ERIC: Are we seeing food allergies get more common? I've seen a little bit of like, headlines of that, is that actually there in the data?
CHRISTINE: In recent years, there's been a significant rise in food allergies. There's an estimated 89 million people in the US that have either a food intolerance or food allergy with about 32 million having clear food allergies, and that's nearly 10% of the population. And this is 10 times the prevalence it was 35 years ago. So not only is the prevalence of food allergies growing, but the severity of the symptoms are increasing as well.
ERIC: Do we know what's driving this increase? What's causing it?
DOMINIC: It can't be solely accounted for by genetic change. It's far too rapid. It's very likely that there's this environmental component, but we don't really understand what it is. We have some good ideas as to what it is. So we know that there's new components in our diet that have been introduced in the last hundred years or so. Things like pesticides, preservatives in food, household items like detergents, a lot of over the counter medications. Antibiotics, for example. Really, really important in medicine. But also we know, obviously, they kill bacteria. They're influencing the microbiome, they're influencing the gut, what are they also doing with regards to how our bodies sense nutrients? It's a big question.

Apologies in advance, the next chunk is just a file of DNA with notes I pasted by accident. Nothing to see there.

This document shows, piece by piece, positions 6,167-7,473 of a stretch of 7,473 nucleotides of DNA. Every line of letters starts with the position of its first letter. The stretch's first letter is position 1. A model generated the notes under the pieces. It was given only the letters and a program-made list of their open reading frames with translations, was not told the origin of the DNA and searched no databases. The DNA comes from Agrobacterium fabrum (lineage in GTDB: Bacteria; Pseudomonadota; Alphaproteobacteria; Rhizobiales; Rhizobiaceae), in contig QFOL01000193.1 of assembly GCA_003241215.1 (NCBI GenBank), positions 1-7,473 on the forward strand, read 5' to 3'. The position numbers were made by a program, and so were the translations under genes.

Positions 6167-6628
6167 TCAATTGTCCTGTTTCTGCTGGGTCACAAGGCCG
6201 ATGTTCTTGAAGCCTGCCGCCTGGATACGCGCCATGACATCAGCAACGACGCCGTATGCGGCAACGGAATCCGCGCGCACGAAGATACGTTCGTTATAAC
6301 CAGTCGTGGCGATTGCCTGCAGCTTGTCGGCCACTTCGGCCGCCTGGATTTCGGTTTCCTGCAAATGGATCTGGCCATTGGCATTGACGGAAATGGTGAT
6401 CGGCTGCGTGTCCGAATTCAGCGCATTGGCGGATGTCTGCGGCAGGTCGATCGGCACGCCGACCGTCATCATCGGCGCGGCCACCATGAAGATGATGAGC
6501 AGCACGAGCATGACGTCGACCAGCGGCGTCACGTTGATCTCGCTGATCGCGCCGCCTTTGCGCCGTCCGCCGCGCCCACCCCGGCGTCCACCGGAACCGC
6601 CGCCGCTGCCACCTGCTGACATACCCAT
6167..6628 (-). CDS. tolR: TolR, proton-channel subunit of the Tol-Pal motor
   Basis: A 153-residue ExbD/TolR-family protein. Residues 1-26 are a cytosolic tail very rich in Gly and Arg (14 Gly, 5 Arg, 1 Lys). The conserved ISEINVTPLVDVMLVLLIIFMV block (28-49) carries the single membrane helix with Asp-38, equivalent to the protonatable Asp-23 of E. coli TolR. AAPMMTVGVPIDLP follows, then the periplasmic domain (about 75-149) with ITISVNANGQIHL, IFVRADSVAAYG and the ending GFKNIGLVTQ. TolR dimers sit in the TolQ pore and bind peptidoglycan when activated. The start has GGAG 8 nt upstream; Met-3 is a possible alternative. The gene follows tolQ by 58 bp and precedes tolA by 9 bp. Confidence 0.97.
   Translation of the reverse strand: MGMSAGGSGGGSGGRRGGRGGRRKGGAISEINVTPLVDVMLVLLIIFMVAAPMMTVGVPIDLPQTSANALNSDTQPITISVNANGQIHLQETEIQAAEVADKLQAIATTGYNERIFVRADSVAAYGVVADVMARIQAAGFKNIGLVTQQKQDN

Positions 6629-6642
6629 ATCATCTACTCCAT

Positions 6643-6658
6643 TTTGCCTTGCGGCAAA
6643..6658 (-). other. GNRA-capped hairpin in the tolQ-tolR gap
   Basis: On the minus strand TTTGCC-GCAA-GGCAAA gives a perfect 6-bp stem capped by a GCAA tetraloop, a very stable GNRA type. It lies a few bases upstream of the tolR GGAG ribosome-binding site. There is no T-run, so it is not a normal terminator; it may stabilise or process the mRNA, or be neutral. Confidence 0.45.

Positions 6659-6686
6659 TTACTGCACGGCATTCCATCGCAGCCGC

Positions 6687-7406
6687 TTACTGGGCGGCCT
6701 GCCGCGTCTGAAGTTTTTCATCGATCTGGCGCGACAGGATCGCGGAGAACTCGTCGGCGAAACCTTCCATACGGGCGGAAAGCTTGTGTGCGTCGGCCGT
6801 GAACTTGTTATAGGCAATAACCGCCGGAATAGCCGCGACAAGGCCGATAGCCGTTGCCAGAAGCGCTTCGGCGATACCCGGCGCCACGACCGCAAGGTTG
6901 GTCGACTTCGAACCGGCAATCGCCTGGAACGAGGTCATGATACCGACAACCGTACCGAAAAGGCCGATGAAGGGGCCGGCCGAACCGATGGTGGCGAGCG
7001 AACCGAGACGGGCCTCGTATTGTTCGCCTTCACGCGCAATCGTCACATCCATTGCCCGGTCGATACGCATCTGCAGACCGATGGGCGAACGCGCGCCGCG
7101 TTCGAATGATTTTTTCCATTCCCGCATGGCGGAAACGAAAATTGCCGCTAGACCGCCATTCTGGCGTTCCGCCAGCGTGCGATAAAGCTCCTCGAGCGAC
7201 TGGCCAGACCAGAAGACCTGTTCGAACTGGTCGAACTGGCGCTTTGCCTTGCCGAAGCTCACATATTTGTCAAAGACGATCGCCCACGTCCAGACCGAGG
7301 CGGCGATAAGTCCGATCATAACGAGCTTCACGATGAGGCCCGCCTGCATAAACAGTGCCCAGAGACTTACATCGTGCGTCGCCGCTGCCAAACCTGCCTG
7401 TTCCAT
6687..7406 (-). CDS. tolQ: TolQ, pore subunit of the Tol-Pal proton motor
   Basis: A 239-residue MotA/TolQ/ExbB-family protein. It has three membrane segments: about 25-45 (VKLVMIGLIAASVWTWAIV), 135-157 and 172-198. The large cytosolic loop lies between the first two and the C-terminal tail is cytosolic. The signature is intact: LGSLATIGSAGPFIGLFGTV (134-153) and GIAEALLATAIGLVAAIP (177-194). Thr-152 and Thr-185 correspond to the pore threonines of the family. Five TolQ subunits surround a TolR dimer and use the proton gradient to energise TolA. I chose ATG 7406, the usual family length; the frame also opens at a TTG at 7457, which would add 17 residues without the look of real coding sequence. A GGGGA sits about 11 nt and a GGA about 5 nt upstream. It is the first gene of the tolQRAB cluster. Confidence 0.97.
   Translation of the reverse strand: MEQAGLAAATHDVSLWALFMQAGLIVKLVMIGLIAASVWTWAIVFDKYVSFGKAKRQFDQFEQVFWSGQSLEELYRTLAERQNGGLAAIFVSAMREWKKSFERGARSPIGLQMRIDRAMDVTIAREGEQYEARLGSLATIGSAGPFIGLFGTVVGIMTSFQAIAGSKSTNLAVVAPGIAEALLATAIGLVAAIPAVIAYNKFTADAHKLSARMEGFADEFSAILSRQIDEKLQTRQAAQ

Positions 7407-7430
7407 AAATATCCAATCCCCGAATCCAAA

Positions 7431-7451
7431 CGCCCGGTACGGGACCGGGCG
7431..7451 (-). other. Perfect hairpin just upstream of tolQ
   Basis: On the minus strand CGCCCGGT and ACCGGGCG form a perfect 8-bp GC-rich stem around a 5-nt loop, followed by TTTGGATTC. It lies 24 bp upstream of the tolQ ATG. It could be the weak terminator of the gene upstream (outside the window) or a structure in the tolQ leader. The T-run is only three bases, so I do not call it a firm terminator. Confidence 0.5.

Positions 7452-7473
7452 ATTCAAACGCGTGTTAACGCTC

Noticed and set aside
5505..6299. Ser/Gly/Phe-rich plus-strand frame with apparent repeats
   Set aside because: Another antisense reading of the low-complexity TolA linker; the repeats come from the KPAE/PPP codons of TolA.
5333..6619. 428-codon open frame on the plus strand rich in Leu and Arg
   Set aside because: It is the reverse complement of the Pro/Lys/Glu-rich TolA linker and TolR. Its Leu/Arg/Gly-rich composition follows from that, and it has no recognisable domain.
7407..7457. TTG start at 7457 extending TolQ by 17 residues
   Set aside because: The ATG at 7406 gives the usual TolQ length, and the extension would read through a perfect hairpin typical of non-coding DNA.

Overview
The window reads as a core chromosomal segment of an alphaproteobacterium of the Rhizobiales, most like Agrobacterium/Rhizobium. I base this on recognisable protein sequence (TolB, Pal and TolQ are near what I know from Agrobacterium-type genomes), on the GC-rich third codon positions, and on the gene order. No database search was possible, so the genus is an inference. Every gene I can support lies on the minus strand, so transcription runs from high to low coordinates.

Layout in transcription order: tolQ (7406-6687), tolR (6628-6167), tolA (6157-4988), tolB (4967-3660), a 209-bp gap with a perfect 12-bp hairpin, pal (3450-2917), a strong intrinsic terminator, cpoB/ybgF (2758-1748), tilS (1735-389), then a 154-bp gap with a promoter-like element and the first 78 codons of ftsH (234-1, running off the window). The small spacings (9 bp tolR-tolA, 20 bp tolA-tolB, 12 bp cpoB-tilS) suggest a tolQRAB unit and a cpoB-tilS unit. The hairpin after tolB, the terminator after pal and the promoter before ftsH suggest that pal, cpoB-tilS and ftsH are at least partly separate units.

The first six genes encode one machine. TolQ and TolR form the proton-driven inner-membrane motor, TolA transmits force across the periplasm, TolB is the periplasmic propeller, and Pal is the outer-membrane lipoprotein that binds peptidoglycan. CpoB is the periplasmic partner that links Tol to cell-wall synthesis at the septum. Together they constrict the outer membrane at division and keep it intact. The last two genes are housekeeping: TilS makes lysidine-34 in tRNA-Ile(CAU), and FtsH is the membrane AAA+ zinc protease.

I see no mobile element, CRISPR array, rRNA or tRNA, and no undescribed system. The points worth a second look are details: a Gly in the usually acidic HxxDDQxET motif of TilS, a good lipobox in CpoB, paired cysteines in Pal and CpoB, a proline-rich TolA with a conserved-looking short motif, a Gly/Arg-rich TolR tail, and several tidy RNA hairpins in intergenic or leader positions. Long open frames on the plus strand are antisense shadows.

ERIC: So we're seeing an increase in numbers, but it's still not universal. So do we know why some people develop food allergies, while others don't?
CHRISTINE: We think there's probably a genetic predisposition to it that allows you to be more susceptible to it than others. And it can also just be maybe in your environment, you have had more exposure to certain types of chemicals that have changed your microbiome and your guts that has made you more susceptible as well.
DOMINIC: There's also the idea of behavioral changes. There's a lot of changes recently, for example, about how early we expose children to different types of foods. So do we expose your children to peanuts very early? Or do you wait? Current thinking now is trying to expose them as early as possible, and that helps prevent allergies. But the thinking around that has changed quite a lot in the last few years.
ERIC: So what can we do about food allergies? Will we be able to find a cure?